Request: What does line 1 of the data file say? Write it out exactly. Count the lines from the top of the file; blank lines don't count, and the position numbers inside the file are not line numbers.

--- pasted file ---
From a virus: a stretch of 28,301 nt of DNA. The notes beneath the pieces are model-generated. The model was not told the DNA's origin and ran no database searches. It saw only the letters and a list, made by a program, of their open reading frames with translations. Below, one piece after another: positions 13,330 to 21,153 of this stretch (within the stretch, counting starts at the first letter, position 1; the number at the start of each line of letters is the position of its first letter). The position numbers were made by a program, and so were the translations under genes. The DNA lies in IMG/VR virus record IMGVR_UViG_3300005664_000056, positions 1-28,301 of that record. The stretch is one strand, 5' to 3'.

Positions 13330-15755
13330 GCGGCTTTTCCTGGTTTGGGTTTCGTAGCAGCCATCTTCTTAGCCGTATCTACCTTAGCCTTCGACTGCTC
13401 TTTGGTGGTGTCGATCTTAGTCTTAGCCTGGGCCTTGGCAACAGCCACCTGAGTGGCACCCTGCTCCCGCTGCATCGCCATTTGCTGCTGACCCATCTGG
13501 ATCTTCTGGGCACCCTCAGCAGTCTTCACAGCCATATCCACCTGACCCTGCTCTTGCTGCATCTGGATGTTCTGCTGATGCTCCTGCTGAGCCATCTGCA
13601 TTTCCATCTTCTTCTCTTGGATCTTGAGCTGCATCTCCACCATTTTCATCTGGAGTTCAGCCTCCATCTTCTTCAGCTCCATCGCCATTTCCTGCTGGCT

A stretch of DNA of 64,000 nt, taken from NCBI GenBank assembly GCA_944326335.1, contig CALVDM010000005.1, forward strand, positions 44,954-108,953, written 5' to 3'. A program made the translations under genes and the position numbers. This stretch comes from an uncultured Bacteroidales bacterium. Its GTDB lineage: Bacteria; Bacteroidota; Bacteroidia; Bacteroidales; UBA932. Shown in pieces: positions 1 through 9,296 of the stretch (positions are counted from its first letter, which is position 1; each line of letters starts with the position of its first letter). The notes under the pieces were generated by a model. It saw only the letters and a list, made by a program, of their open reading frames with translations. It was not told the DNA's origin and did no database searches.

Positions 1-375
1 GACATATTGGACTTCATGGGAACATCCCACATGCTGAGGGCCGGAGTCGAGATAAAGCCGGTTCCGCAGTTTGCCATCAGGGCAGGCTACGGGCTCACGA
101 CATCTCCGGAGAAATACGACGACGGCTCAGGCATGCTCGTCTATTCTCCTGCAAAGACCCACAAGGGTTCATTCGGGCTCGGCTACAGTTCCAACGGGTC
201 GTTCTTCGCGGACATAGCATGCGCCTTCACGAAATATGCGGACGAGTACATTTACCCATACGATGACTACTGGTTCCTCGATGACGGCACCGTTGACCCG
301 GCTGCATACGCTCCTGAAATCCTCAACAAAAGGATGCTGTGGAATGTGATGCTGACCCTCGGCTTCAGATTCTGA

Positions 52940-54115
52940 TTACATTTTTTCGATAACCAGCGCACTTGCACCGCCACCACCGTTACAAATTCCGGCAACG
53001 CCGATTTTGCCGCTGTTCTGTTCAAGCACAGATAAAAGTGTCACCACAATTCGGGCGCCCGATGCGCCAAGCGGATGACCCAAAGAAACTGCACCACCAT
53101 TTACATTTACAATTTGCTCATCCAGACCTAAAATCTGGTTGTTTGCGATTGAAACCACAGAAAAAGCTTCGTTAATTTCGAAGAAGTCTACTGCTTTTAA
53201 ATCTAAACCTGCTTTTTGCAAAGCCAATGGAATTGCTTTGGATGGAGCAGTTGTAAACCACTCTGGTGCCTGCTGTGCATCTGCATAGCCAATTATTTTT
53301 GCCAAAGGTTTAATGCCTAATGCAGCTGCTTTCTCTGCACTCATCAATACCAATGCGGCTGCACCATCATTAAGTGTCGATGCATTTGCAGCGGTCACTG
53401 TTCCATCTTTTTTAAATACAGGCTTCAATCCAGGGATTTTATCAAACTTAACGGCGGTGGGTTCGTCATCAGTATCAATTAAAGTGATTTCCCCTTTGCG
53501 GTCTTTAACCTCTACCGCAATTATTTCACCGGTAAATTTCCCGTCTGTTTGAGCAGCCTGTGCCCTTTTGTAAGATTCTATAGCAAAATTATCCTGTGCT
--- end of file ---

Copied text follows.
From a virus: a stretch of 28,301 nt of DNA. The notes beneath the pieces are model-generated. The model was not told the DNA's origin and ran no database searches. It saw only the letters and a list, made by a program, of their open reading frames with translations. Below, one piece after another: positions 13,330 to 21,153 of this stretch (within the stretch, counting starts at the first letter, position 1; the number at the start of each line of letters is the position of its first letter). The position numbers were made by a program, and so were the translations under genes. The DNA lies in IMG/VR virus record IMGVR_UViG_3300005664_000056, positions 1-28,301 of that record. The stretch is one strand, 5' to 3'.